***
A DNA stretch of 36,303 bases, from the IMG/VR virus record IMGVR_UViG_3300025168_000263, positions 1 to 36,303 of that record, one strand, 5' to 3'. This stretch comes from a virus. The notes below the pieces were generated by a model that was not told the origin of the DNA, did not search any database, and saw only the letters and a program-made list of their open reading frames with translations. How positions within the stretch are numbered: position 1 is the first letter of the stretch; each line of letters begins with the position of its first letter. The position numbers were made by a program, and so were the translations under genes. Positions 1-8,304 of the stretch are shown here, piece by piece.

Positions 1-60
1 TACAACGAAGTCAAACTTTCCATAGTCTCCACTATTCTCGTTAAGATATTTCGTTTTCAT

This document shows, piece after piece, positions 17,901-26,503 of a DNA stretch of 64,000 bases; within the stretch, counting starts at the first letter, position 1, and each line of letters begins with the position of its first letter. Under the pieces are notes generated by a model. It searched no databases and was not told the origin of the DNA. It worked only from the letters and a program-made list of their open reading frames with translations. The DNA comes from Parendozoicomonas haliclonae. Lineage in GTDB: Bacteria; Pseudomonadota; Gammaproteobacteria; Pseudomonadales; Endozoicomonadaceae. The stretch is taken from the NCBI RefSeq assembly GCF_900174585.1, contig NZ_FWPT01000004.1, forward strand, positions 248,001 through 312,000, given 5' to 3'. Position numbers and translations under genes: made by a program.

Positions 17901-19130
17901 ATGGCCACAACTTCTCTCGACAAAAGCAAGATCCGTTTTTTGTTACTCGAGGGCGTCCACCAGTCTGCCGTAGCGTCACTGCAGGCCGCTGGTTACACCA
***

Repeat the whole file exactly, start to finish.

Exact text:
A DNA stretch of 36,303 bases, from the IMG/VR virus record IMGVR_UViG_3300025168_000263, positions 1 to 36,303 of that record, one strand, 5' to 3'. This stretch comes from a virus. The notes below the pieces were generated by a model that was not told the origin of the DNA, did not search any database, and saw only the letters and a program-made list of their open reading frames with translations. How positions within the stretch are numbered: position 1 is the first letter of the stretch; each line of letters begins with the position of its first letter. The position numbers were made by a program, and so were the translations under genes. Positions 1-8,304 of the stretch are shown here, piece by piece.

Positions 1-60
1 TACAACGAAGTCAAACTTTCCATAGTCTCCACTATTCTCGTTAAGATATTTCGTTTTCAT

This document shows, piece after piece, positions 17,901-26,503 of a DNA stretch of 64,000 bases; within the stretch, counting starts at the first letter, position 1, and each line of letters begins with the position of its first letter. Under the pieces are notes generated by a model. It searched no databases and was not told the origin of the DNA. It worked only from the letters and a program-made list of their open reading frames with translations. The DNA comes from Parendozoicomonas haliclonae. Lineage in GTDB: Bacteria; Pseudomonadota; Gammaproteobacteria; Pseudomonadales; Endozoicomonadaceae. The stretch is taken from the NCBI RefSeq assembly GCF_900174585.1, contig NZ_FWPT01000004.1, forward strand, positions 248,001 through 312,000, given 5' to 3'. Position numbers and translations under genes: made by a program.

Positions 17901-19130
17901 ATGGCCACAACTTCTCTCGACAAAAGCAAGATCCGTTTTTTGTTACTCGAGGGCGTCCACCAGTCTGCCGTAGCGTCACTGCAGGCCGCTGGTTACACCA